Boudin Noir

The darker boudin babies were rich, but not too rich for my blood (another bad pun, as they are made from blood and pig’s head), and were complemented by scallion potato and piment d’espelette. They would make a nice big appetizer or a smallish main course, and would probably leave you quite content with life.

The DBGB Piggie Burger

There has been a lot of hype about BBBs (last B = burgers, keep up already). We were lucky enough to have a sampling of all three. This meant that they cut each burger up into quarters, so we could mix and match. The disadvantage of this was that they got a little bit cold, but I wasn’t complaining. They were all cooked well (medium rare) and had brioche-type buns (the ‘Frenchie’ bun was slightly peppered and the ‘Piggie’ bun had cheddar baked in). As Krista pointed out, though, none of them were toasted, nearly a cardinal sin for some burger aficionados. The quality of the meat, and the rest of the fillings, was excellent and I enjoyed them all. They didn’t get me particularly excited, but they were some of the better ones (top three) I’ve sampled in London. Out of the three variations, I enjoyed the ‘Yankee’ the best (it’s the plain one, and I usually like my burgers fairly unadorned) and the ‘Frenchie’ (my wife is French, but that’s not why – I particularly enjoyed the green chilli mayonnaise and BBQ pulled pork).

Loup de Mer au Citron Confit

Better still was the main course of lemon sea bass which we shared. I only had a few bites, but the skill of the kitchen was obvious here. The fish was very fresh, had been cooked perfectly, with a crispy golden exterior, and kept moist and flaky inside. I loved the accompaniments as well. This was a simple but fairly flawless dish.

I didn’t take a clear photo of it (so no image), but we also sampled the Chop-Chop Salad, an homage to New York I suppose, which was quite refreshing given all the meat resting in our belabored stomachs by that point. It was actually a really enjoyable salad and it’s available at lunchtime for £6.50, though if you want to put a half lobster in it – which I thought was totally unnecessary and counterintuitive as lobster is a luxury ingredient and salad ain’t, right? – that will cost you an extra £15!

Gâteau Chocolat-Frambroise

Unfortunately, many of the desserts were a disappointment, a shame as they all sounded (and looked ) so good too. The chocolate and raspberry cake was perfectly passable, and was certainly nicely presented, but it lacked that certain je ne sais quoi. No X Factor, so maybe it should audition for Gâteau’s Got Talent.

Gâteau Basque

The humble Basque cake was also fine, and a pretty honest rendition of the classic dessert from the region. I guess these kind of simple cakes are not really my thing, so while it was good (not overly dry and plenty of flavour), it didn’t send my pulse racing.

Tarte Mocha Chocolat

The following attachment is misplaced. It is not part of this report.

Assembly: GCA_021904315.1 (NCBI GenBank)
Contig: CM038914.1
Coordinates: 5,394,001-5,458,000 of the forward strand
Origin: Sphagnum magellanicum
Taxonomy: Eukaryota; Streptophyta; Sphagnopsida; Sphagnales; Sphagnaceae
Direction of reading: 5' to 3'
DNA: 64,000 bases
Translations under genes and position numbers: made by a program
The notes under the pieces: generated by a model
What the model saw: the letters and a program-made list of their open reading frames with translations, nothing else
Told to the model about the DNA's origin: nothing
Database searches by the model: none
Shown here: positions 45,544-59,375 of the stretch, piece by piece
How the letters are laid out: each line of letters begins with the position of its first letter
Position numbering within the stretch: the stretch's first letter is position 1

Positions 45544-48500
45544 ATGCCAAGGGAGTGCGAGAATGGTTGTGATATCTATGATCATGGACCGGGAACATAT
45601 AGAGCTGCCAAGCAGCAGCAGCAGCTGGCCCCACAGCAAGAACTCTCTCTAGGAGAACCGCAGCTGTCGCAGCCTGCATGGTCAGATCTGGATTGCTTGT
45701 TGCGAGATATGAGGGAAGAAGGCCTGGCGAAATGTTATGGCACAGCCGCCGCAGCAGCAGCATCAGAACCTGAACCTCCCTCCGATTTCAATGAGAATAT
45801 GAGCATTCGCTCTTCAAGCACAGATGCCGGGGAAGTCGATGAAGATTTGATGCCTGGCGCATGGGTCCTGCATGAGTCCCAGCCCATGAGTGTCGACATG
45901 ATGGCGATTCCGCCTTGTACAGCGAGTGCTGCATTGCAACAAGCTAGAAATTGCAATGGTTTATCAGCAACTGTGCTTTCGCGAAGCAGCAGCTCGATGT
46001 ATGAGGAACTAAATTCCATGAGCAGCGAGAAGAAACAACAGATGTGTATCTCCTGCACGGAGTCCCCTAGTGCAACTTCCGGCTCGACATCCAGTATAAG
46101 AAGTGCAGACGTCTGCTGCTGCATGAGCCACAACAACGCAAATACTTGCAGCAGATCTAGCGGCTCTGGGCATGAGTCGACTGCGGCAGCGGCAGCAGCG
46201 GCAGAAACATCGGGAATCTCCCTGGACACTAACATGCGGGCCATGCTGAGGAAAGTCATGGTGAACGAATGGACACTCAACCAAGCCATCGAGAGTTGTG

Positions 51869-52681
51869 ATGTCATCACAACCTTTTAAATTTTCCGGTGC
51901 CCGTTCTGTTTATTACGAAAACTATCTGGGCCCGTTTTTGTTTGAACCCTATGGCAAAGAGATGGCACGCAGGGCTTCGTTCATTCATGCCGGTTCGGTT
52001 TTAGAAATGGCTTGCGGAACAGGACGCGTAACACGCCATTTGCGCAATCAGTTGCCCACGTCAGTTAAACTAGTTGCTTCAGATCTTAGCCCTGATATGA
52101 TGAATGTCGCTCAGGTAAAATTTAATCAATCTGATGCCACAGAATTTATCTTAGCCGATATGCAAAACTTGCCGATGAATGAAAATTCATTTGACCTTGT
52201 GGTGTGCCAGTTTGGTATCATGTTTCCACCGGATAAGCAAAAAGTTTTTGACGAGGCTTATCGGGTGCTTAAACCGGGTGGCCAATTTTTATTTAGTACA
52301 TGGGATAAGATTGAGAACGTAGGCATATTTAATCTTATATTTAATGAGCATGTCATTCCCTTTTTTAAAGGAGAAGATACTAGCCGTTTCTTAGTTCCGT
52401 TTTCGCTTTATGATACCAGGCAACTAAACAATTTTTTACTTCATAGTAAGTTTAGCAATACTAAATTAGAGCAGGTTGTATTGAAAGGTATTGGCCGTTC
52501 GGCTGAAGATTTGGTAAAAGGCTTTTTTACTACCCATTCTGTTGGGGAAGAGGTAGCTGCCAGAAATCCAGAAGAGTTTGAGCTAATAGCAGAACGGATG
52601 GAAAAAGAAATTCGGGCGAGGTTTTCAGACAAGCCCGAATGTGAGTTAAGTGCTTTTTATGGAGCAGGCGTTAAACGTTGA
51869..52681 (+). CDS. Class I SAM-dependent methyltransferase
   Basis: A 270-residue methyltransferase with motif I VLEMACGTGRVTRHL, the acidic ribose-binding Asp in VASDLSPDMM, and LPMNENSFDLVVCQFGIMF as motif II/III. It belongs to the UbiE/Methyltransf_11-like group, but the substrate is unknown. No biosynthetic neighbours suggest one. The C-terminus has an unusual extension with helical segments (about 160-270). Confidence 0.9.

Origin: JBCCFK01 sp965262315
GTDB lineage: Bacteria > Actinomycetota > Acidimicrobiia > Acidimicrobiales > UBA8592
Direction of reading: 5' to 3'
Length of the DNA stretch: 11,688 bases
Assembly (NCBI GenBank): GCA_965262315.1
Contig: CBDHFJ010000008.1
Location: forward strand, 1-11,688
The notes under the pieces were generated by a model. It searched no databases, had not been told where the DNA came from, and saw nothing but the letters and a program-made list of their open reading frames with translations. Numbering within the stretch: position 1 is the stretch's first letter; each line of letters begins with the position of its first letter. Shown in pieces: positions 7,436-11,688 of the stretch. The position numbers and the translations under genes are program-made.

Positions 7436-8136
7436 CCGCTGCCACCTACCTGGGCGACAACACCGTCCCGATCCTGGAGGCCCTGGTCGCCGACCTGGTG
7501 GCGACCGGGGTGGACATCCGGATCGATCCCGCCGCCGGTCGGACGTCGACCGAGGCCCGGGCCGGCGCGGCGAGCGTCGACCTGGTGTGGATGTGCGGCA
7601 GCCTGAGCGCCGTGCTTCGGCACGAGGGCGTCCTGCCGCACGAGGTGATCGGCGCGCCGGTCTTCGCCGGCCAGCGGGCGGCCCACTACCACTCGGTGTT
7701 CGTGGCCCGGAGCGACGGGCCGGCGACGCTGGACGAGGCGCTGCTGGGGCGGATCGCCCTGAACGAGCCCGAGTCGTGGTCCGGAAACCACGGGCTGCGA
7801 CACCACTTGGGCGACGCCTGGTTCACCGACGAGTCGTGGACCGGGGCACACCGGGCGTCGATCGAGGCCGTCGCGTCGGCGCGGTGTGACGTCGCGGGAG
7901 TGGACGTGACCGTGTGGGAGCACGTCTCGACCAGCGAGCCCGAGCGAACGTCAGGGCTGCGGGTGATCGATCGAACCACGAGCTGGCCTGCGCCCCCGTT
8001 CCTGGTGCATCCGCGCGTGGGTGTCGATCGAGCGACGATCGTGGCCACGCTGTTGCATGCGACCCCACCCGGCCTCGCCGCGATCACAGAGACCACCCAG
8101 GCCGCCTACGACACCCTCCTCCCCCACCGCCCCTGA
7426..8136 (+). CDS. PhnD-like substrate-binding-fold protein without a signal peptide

The chocolate mocha tart was better, with a deep rich chocolate flavor and a luscious sphere of caramel ice cream plopped down beside it.

Coupe de Fruits Exotiques

The above dessert served in a Martini glass was as pretty as a picture, and was a refreshing taste after the aforementioned tartage. Again, nothing earth-shattering, but the mascarpone foam and the coconut-passion fruit sorbet were both enjoyable.

Íle Flottante

Possibly the best of the bunch was the classic French dessert of Íle Flottante. It was pretty perfect, and nearly as nice as the one I had at Arbutus a while back (which, by the way, is currently the banner image at the top of this blog), though it did lack the crunch factor that makes the latter one so memorable. Anyway, BB’s version had air-light meringue and the crème anglaise and strawberries were the perfect foil. It was very moreish.

Coupe Peppermint

The biggest let-down of the evening for me, however, was the chocolate mint dessert. Pourquoi? Because, despite my love for fine cuisine, I simply adore mint chocolate chip ice cream – it’s a childhood thing – and always order it if it’s on the list and doesn’t look too fake a shade of green. I pretty much love anything that has chocolate and mint together (Aqua Fresh, you listening?). I don’t know why, but this just tasted wrong. Something in the mint smacked of artificiality. I would doubt that they use any dodgy ingredients at BB, but it just let me down…so I went back to my work as producer of Lost, i.e. I made that floating island disappear.

Unloved Regions, Lovely Wines

David walked us through some brilliant regional French wines over the course of the evening, selecting particular bottles to go with the different courses. He is particularly partial to Burgundy as he hails from near Chablis (coincidentally one of my favorite wine regions).

2006 Domaine Sylvain Loichet, Ladoix

My favorite wine of the evening came from the Southern end of the Côte de Nuits in Burgundy’s Côte d’Or. It was a stow-shopper, especially when considering the price when compared to some of the fine white Burgundy that it might be mistaken for during a blind tasting. A complex, exotic and highly perfumed nose of apple, peaches, pears and subtle smokiness revealed a superbly balanced and full-bodied behemoth of soft fruitiness, honey, cream, a touch of spice and a vibrant streak of minerality. This was wonderful stuff, and while not cheap at £15.50 a glass at BB, you can get a bottle at under £25 retail. Highly recommended.